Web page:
Title: Superconductors, Superfluids and their uses in today's world.
Abstract: Superconductors were strange and unintuitive when they were first discovered. They bemused scientists and inspired a new generation of physicists. In this talk I aim to unravel the mysteries of the superconductors and explore how they were discovered in the first place. I will then demonstrate, through the means of YouTube, some of their most interesting properties and try and give the audience a taste the physics behind them. I will continue by taking a slight detour and dive into the world of superfluidity. To conclude I will show the audience how they can be utilised in today's world and how these weird and wonderful properties lend themselves to certain applications.
Title: Quantum Encryption
Abstract: In my presentation I plan to briefly touch on the problems with classical encryption (and how their security is dependent on the eavesdroppers computing power). I then plan to talk about how quantum physics can be used to send encryption keys securely through both entanglement and polarized photons and how their security does not depend on an eavesdroppers computing power. However, I may decide to shift my talk to be more about one method of security than the other depending on time constraints and the amount of detail I wish to express.
Title: The Flight of a Frisbee
Abstract: I will discuss the physics behind a Frisbee's flight, focussing on how it generates and utilises aerodynamic lift and gyroscopic stability to achieve a smooth flight. If possible, I want to develop a decent model of the Frisbee flight and conduct numerical simulations.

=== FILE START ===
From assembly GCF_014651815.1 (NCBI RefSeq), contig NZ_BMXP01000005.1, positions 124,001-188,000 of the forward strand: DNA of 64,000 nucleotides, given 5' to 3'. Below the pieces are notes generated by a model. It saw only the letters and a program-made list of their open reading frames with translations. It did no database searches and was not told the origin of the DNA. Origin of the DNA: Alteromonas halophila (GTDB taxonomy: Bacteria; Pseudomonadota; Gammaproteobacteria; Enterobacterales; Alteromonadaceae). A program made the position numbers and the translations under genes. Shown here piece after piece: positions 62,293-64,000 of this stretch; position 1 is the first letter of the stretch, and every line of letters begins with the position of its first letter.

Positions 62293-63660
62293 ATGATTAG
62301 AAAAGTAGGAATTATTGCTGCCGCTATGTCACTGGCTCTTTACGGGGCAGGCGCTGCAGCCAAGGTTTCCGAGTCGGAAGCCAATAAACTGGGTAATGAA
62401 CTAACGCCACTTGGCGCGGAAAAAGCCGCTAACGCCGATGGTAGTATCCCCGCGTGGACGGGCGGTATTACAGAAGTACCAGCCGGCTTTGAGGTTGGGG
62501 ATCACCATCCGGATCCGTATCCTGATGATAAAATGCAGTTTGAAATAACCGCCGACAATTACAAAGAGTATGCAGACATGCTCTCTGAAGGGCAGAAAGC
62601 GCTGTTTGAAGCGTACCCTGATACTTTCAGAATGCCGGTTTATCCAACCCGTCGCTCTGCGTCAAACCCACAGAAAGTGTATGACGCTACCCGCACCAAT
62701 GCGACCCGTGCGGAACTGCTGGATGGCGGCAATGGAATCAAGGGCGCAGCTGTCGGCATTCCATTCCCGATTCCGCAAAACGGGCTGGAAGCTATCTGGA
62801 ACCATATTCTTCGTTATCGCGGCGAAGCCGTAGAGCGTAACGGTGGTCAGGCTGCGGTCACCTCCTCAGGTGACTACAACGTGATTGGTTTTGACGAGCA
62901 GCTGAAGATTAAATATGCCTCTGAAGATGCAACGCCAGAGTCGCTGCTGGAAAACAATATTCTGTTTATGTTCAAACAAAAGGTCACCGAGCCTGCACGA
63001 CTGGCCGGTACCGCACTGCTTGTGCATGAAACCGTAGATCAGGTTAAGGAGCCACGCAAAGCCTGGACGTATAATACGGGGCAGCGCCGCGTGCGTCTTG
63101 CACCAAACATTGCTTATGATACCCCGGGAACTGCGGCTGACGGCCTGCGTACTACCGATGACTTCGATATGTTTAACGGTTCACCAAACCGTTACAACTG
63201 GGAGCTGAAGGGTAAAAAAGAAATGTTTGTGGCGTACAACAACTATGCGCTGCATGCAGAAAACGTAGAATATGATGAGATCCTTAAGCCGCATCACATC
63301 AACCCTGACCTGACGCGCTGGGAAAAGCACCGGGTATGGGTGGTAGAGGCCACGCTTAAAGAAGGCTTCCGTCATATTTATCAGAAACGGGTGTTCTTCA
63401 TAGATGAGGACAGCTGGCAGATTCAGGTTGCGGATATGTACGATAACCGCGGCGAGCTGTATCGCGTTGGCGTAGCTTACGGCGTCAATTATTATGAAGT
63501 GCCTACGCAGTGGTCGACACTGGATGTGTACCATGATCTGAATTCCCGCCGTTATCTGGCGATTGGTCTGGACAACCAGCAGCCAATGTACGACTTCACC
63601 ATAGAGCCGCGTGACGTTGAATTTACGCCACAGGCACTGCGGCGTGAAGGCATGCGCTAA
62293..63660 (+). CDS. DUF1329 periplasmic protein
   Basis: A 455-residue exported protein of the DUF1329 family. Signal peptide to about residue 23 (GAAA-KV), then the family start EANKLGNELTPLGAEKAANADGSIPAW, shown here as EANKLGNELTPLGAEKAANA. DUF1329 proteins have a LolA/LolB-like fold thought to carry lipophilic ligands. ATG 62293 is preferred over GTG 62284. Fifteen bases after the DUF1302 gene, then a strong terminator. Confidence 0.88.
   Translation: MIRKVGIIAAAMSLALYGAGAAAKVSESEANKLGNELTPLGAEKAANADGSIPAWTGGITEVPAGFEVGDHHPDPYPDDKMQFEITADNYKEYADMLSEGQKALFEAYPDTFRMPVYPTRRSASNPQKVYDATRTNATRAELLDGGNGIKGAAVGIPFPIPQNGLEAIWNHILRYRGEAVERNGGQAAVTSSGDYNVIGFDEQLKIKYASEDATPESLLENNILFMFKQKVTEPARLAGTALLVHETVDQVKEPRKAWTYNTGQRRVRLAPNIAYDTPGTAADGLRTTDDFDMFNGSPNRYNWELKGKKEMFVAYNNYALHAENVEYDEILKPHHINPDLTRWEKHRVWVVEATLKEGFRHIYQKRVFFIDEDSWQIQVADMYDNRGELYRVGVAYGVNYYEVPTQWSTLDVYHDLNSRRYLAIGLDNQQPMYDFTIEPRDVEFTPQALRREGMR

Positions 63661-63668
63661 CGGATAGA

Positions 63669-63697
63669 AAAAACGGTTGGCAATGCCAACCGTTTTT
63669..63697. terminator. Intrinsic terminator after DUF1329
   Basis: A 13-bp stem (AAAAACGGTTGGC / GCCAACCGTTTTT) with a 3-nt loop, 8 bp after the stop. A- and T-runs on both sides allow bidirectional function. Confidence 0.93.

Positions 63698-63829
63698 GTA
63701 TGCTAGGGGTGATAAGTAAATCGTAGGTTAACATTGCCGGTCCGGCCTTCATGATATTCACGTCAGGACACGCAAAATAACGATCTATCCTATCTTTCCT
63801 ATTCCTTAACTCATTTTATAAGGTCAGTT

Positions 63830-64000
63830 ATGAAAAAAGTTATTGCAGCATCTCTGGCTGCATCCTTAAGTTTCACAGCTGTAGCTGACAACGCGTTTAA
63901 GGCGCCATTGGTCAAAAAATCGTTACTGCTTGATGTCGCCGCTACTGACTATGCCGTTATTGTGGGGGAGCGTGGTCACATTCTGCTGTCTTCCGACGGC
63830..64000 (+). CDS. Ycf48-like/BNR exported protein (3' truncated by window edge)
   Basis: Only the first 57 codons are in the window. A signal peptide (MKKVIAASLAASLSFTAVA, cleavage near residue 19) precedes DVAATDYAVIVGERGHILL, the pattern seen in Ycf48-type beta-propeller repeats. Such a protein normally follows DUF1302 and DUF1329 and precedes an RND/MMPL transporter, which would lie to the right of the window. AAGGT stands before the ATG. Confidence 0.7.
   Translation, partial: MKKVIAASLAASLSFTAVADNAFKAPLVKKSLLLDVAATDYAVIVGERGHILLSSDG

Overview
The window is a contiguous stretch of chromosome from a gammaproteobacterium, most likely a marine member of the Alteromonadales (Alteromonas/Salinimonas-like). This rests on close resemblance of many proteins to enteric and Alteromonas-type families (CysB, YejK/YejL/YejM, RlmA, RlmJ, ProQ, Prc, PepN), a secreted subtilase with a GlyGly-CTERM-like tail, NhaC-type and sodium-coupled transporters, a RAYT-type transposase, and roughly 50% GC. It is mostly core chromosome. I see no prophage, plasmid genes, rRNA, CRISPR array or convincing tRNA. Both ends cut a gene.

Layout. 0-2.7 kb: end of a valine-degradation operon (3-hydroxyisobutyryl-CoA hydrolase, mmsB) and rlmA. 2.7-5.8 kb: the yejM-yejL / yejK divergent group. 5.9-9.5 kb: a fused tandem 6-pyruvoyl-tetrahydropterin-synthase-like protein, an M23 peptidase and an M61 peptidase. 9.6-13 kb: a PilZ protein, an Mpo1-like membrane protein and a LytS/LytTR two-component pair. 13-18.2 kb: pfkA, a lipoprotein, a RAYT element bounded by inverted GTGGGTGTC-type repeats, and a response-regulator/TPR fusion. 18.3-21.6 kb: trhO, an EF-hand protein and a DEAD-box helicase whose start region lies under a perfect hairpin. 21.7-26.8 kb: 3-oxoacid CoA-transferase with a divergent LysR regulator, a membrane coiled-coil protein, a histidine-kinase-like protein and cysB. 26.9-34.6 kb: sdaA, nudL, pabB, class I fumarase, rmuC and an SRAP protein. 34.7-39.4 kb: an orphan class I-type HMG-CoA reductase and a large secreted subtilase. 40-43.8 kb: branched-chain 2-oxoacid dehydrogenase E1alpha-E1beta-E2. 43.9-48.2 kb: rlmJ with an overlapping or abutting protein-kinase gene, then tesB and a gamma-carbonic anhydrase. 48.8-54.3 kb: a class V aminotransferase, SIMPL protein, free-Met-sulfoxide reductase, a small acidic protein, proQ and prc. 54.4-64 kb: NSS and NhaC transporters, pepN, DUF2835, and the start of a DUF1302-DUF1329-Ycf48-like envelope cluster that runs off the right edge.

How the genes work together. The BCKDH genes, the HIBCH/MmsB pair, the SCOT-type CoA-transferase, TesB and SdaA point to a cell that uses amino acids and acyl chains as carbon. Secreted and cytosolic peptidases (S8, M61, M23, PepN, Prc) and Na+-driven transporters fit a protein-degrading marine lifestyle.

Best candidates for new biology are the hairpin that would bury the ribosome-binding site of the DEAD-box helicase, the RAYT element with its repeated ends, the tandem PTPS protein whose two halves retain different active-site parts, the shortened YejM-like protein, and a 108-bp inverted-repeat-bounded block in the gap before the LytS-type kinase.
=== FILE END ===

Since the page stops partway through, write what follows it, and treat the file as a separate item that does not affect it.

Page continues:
Title: Metamaterial cloaking
Abstract: In recent years astonishing scientific progress has been made in developing the 'invisibility cloak' of legend. One particularly ingenious way of achieving this has been by channeling the awesome power of 'metamaterials': complex artificial materials that have been engineered at the subwavelength level to give rise to incredible electric and magnetic phenomena not found in nature. The principle of their operation is the new and fascinating field of 'transformation optics', which details how the trajectory of light through a medium can be twisted and warped as desired using appropriate coordinate transformations of space according to a ray of light. However, as expected from a field at such an early stage, there are still many barriers to reaching the ultimate goal: cloaking a human-sized object in a practical way. I hope I can show you how and why this works, and perhaps shed some light on recent developments...or not.